Interview with Alexis Assadi

Alexis Assadi on Real Estate Lending and Due Diligence

Alexis Assadi is a financier who concentrates on funding real estate ventures and small businesses. He is the Chief Executive Officer of Pacific Income Capital Corporation, the general partner of Pacific Income Limited Partnership. In addition, he is a director of Assadi Capital Corporation and various other privately-held companies in Canada. Alexis Assadi has helped capitalize over 50 projects across British Columbia, Alberta, Manitoba and Saskatchewan.

Most of your investments are structured as debt, rather than equity. First, why is that? Second, do you have many equity investments?

I prefer taking a debt position on a deal because I think it is safer in most cases. There’s generally less upside to be had, but you also have a degree of certainty and oftentimes collateral. It’s what I know and what I’m good at, so I try not to veer too far away from it.

Part of due diligence means trying to predict the worst-case scenario. What happens if the entire deal fails, the project goes bankrupt and everyone is at risk of being wiped out? Lenders can have the best chance of survival, especially if there’s real estate involved.

I do have equity investments. I’m not 100% exposed to loans. Whenever I look at a project I try to assess the best potential risk/reward profile. Oftentimes, I find that being a creditor is more attractive.

Do you think that debt investments are inherently better than equity plays?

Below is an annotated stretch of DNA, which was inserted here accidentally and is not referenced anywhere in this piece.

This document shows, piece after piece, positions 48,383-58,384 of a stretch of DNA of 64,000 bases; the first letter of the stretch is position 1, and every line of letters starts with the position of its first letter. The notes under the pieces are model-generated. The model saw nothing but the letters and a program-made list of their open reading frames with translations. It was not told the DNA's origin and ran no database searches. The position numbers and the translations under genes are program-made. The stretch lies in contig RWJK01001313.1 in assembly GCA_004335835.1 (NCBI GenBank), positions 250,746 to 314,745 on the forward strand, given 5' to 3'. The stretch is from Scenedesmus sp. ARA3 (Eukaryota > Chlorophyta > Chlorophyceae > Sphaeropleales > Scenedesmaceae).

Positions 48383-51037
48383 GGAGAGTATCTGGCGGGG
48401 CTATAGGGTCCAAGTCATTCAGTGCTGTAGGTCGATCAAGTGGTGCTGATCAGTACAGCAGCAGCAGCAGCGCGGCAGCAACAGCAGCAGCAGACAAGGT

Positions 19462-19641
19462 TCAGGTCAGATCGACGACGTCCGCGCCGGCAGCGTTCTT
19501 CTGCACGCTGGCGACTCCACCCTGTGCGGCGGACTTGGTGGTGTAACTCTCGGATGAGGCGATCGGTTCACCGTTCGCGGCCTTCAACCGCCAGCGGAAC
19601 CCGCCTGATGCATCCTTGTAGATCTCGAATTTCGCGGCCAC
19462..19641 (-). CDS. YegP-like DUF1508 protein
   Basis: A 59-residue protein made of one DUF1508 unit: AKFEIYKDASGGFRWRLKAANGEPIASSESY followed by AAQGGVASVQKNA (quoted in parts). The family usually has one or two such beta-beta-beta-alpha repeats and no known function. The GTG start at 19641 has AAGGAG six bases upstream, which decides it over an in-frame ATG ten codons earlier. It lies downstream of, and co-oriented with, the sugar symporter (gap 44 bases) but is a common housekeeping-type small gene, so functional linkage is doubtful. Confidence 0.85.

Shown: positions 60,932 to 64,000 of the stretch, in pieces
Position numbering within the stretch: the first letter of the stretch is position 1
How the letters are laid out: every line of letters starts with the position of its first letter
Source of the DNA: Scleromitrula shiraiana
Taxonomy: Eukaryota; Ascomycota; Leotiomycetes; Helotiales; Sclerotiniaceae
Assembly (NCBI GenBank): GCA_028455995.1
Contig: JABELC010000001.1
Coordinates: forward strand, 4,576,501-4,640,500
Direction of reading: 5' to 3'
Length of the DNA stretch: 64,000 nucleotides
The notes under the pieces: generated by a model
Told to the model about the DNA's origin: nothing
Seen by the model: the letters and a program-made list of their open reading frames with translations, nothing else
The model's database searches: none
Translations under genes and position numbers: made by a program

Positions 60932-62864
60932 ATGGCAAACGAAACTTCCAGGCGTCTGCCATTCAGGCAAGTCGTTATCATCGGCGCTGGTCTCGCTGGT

They are for me. I find them to be so much simpler and they can also be quite lucrative. But that’s my personal preference. When it comes to money, I like to be boring. I get pitched on cool projects all the time and turn them away because I don’t understand the business as well as I’d like to. You probably won’t see me invest in shares of private media companies or tech start-ups. I’d rather be a plain old lender.

With that said, I think investors can do well at whatever they focus on and are passionate about. For instance, I know a guy in the film business who invests in camera lenses and makes a killing doing it. But he’s a professional in that particular space. He knows what he’s doing. Another one of my friends is a financial advisor in Vancouver. He only invests in blue-chip stocks and does well with that. I don’t think there’s such thing as “the best investments.” A lot of it depends on how good the investor is and how well they do their research.

What’s been the most confusing deal you’ve been involved with?

I was looking at financing a project in Michigan. We hired a lawyer there to help with the due diligence. After a few days, our attorney told us that it was unclear who owned the property. One entity had the deed, but there was apparently someone else who was contesting it.

I pulled out right away. The last thing I needed was to be unsure of who actually had legal title to the real estate. It was an unnecessary risk. It was too bad, though, because it was one of those income producing assets that could have done quite well.

Do you invest in any cryptocurrencies, like Bitcoin?

No. I think it’s sort of like any other currency in that it’s unpredictable. Some of these virtual currencies have humungous price swings. I haven’t found an opportunity that is within my risk tolerance.

Do you have advice for investors reading this piece?

Be boring, read the fine-print and be thorough in your research.